Authors
Penny, CL; Tanino, SM; Mosca, PJ
MLA Citation
Penny, Caitlin L., et al. “Racial Disparities in Surgery for Malignant Bowel Obstruction.Ann Surg Oncol, vol. 29, no. 5, May 2022, pp. 3122–33. Pubmed, doi:10.1245/s10434-021-11161-0.
URI
https://scholars.duke.edu/individual/pub1507044
PMID
35041096
Source
pubmed
Published In
Annals of Surgical Oncology
Volume
29
Published Date
Start Page
3122
End Page
3133
DOI
10.1245/s10434-021-11161-0

Postoperative changes in cognition and cerebrospinal fluid neurodegenerative disease biomarkers.

OBJECTIVE: Numerous investigators have theorized that postoperative changes in Alzheimer's disease neuropathology may underlie postoperative neurocognitive disorders. Thus, we determined the relationship between postoperative changes in cognition and cerebrospinal (CSF) tau, p-tau-181p, or Aβ levels after non-cardiac, non-neurologic surgery in older adults. METHODS: Participants underwent cognitive testing before and 6 weeks after surgery, and lumbar punctures before, 24 h after, and 6 weeks after surgery. Cognitive scores were combined via factor analysis into an overall cognitive index. In total, 110 patients returned for 6-week postoperative testing and were included in the analysis. RESULTS: There was no significant change from before to 24 h or 6 weeks following surgery in CSF tau (median [median absolute deviation] change before to 24 h: 0.00 [4.36] pg/mL, p = 0.853; change before to 6 weeks: -1.21 [3.98] pg/mL, p = 0.827). There were also no significant changes in CSF p-tau-181p or Aβ over this period. There was no change in cognitive index (mean [95% CI] 0.040 [-0.018, 0.098], p = 0.175) from before to 6 weeks after surgery, although there were postoperative declines in verbal memory (-0.346 [-0.523, -0.170], p = 0.003) and improvements in executive function (0.394, [0.310, 0.479], p < 0.001). There were no significant correlations between preoperative to 6-week postoperative changes in cognition and CSF tau, p-tau-181p, or Aβ42 changes over this interval (p > 0.05 for each). INTERPRETATION: Neurocognitive changes after non-cardiac, non-neurologic surgery in the majority of cognitively healthy, community-dwelling older adults are unlikely to be related to postoperative changes in AD neuropathology (as assessed by CSF Aβ, tau or p-tau-181p levels or the p-tau-181p/Aβ or tau/Aβ ratios). TRIAL REGISTRATION: clinicaltrials.gov (NCT01993836).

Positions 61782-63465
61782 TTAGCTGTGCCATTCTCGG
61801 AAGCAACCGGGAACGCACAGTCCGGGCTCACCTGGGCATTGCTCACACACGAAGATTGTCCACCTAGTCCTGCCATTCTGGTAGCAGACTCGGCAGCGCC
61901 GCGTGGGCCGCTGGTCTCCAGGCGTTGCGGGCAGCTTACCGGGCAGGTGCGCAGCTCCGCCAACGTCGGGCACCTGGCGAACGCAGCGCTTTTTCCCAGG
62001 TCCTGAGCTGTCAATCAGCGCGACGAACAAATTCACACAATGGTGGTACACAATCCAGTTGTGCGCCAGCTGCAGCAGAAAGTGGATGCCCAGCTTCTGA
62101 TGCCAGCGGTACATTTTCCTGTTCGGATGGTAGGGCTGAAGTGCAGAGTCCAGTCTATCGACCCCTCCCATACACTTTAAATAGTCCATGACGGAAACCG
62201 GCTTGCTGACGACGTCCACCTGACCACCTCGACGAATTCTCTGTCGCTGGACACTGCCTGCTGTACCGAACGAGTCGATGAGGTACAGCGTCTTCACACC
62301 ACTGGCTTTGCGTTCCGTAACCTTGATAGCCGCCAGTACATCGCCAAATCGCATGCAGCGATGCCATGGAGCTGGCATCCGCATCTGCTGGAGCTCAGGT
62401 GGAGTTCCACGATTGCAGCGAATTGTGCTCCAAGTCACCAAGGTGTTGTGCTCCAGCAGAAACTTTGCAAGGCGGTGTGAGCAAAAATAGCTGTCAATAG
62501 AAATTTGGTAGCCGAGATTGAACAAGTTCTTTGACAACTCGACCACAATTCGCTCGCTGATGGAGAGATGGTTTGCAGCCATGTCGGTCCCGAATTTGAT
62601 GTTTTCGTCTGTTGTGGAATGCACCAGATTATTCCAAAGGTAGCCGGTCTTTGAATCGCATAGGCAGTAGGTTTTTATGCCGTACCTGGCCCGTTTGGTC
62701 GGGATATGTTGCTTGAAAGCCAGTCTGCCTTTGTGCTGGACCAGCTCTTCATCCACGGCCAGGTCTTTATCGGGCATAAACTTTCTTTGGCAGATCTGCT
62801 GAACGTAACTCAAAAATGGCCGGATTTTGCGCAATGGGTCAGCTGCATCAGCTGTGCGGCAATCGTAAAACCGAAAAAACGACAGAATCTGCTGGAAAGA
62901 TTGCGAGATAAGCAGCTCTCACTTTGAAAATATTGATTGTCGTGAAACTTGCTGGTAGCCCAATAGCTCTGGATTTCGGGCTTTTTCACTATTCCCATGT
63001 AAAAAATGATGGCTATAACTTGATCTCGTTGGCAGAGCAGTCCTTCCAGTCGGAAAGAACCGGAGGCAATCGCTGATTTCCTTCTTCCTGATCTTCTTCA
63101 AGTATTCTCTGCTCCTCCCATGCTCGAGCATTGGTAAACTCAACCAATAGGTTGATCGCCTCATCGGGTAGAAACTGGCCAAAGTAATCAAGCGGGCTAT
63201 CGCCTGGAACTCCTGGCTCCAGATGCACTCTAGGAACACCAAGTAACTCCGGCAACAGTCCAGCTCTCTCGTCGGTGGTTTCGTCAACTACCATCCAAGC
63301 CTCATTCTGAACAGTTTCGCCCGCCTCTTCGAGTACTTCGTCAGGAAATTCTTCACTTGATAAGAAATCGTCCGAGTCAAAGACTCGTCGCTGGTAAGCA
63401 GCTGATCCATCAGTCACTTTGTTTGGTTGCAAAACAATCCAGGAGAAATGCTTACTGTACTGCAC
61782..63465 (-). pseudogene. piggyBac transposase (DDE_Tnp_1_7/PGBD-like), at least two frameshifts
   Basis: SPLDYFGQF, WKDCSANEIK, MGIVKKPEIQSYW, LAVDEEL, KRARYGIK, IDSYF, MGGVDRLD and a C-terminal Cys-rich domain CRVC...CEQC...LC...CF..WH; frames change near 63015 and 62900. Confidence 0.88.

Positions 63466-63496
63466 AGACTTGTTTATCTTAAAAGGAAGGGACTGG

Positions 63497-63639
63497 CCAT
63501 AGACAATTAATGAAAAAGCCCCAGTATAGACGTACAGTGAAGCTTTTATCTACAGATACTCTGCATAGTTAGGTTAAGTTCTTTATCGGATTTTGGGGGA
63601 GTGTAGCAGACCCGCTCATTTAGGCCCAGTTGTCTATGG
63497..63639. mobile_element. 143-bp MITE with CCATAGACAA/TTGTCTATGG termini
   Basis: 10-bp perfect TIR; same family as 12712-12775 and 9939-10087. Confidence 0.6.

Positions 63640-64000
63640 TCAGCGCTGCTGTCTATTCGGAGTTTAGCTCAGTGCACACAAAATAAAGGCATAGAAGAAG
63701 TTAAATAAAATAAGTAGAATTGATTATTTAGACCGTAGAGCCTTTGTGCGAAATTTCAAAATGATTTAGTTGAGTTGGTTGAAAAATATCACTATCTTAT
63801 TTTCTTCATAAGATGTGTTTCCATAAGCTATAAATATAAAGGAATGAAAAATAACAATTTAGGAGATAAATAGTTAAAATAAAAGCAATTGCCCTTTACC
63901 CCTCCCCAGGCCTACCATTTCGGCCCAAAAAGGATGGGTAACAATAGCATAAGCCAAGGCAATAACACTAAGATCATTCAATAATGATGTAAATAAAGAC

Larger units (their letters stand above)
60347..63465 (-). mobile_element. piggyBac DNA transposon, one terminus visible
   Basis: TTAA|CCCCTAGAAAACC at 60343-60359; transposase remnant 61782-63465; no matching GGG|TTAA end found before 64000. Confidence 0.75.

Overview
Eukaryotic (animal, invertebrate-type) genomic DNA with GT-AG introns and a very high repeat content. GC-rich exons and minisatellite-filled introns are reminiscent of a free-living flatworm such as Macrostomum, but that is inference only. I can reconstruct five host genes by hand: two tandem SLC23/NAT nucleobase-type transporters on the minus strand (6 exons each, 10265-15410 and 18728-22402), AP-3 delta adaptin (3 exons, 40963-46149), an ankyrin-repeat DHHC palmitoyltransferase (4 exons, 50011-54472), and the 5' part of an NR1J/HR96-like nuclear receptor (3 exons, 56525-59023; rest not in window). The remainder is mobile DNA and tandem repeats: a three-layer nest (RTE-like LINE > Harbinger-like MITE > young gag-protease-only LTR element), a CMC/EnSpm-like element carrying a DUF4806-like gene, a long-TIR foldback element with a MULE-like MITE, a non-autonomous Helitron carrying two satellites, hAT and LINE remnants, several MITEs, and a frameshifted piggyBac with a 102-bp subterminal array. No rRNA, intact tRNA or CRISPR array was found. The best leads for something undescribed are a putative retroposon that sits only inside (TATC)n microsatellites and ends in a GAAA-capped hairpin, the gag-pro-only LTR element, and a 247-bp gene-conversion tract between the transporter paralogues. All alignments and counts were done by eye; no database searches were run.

Authors
Berger, M; Browndyke, JN; Cooter Wright, M; Nobuhara, C; Reese, M; Acker, L; Bullock, WM; Colin, BJ; Devinney, MJ; Moretti, EW; Moul, JW; Ohlendorf, B; Laskowitz, DT; Waligorska, T; Shaw, LM; Whitson, HE; Cohen, HJ; Mathew, JP; MADCO-PC Investigators,
MLA Citation
Berger, Miles, et al. “Postoperative changes in cognition and cerebrospinal fluid neurodegenerative disease biomarkers.Ann Clin Transl Neurol, vol. 9, no. 2, Feb. 2022, pp. 155–70. Pubmed, doi:10.1002/acn3.51499.
URI
https://scholars.duke.edu/individual/pub1509218
PMID
35104057
Source
pubmed
Published In
Annals of Clinical and Translational Neurology
Volume
9
Published Date
Start Page
155
End Page
170
DOI
10.1002/acn3.51499

Greater Compliance With Early Sepsis Management is Associated With Safer Care and Shorter Hospital Stay.

ABSTRACT: This retrospective, cross-sectional study of U.S. hospitals in Medicare's Inpatient Quality Reporting Program aimed to determine whether variation in Sepsis/Septic Shock (Bundle SEP-1) compliance is linked to hospital size and measures of safety and operational efficiency. Two thousand six hundred and fifty-three acute care hospitals in Medicare's Hospital Compare online database were included in the study. Relationships between SEP-1 bundle compliance, hospital size, and indices of operational excellence (including Patient Safety Index [PSI-90], average length of stay [ALOS] and readmission rate) were analyzed. SEP-1 compliance score was inversely associated with staffed bed number (r = -.14, p < .001), PSI-90 (r = -.01, p < .001), and ALOS (r = -.13, p < .001) in a multivariate analysis. Hospitals in the lowest versus highest quartile by bed number had SEP-1 compliance score of 49.8 ± 20.2% versus 46.9 ± 16.8%, p < .001. Hospitals in the lowest versus highest quartile for SEP-1 score had an ALOS of 5.0 ± 1.2 days versus 4.7 ± 1.1 days and PSI-90 rate of 1.03 ± 0.22 versus 0.98 ± 0.16, p < .001 for both. Although this does not establish a causal relationship, it supports the hypothesis that the ability of hospitals to successfully implement SEP-1 is associated with superior performance in key measures of operational excellence.
Authors
Rodriguez-Homs, LG; Masoud, SJ; Mosca, MJ; Jawitz, OK; O'Brien, C; Mosca, PJ
MLA Citation
Rodriguez-Homs, Larissa G., et al. “Greater Compliance With Early Sepsis Management is Associated With Safer Care and Shorter Hospital Stay.J Healthc Qual, vol. 43, no. 6, Nov. 2021, pp. 347–54. Pubmed, doi:10.1097/JHQ.0000000000000295.
URI
https://scholars.duke.edu/individual/pub1500446
PMID
34734919
Source
pubmed
Published In
J Healthc Qual
Volume
43
Published Date
Start Page
347
End Page
354
DOI
10.1097/JHQ.0000000000000295

Research Areas:

Cancer Vaccines
Carcinoma, Merkel Cell
Immunity, Cellular
Immunotherapy
Lymph Node Excision
Melanoma
Sarcoma
Surgery
T-Lymphocytes